• feral cats may also take PAPP baits
  • no concentrate is available
  • can only be applied by ground placement as it is not approved for aerial baiting at this time
  • presents risks to some non-target species
  • the antidote can only be administered by a vet
  • because PAPP works quickly, the antidote is not guaranteed to be effective
  • PAPP baits are subject to same access, use restrictions as 1080 baits.
  • approved for Fox control (FOXECUTE baits) and for wild dog control (DOGABAIT)
  • can be selective and target specific
  • can be done in peri-urban and other areas where poison baiting is not suitable
  • can confirm the control of specific individual animals
  • enables a relatively quick and humane death
  • is relatively cheap
  • has limited broadscale application
  • requires a high level of technical ability and local knowledge
  • captured animals may be distressed for some time
  • requires relatively high time inputs
  • commonly used in areas with high risks to people, working dogs and other non-target species
  • is used to capture specific individuals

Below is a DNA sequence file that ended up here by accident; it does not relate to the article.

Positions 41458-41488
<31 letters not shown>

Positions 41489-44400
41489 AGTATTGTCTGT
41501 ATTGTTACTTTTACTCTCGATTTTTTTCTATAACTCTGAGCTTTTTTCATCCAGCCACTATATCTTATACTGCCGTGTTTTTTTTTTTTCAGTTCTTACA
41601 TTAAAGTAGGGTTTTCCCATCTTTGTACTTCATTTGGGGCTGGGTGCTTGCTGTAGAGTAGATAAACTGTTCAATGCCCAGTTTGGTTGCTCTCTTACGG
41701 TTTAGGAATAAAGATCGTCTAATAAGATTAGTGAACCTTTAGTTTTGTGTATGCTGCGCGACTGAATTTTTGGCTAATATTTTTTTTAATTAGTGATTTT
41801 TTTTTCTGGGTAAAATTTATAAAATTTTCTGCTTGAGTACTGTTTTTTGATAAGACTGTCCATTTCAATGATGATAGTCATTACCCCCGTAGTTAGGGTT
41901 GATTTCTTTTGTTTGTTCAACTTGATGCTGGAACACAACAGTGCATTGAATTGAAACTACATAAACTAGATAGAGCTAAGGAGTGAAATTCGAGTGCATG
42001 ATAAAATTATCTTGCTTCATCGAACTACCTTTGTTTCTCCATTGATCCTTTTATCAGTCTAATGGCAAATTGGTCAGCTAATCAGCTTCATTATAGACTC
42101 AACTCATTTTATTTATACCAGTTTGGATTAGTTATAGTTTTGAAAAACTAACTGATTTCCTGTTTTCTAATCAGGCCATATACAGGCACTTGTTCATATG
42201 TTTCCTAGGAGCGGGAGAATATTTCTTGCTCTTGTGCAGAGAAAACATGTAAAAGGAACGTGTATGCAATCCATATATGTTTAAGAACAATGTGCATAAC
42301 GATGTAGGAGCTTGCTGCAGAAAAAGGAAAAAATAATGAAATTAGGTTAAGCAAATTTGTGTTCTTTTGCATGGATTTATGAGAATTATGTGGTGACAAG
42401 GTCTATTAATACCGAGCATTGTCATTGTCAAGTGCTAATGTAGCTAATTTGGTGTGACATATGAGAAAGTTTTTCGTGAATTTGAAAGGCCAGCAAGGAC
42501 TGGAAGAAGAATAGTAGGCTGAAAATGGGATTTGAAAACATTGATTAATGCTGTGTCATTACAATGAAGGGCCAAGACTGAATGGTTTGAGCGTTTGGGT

• is highly target specific
  • can be used with either cyanide, 1080, or PAPP
  • is relatively cheap
  • requires relatively little time
  • limited to on-ground application
  • requires a moderate level of technical ability and local knowledge
  • used to provide 24/7/365 control
  • used for point-specific application of poison
  • is selective and target specific
  • can be done in areas where poison baiting is not suitable
  • can confirm the control of specific individual animals
  • enables a relatively quick and humane death
  • is relatively cheap
  • has limited broadscale application
  • requires a high level of technical ability and local knowledge
  • requires relatively high time inputs
  • commonly used together with trapping programs
  • is used to target specific individuals
  • is capable of completely excluding wild dogs from an area
  • removes the need for additional livestock fencing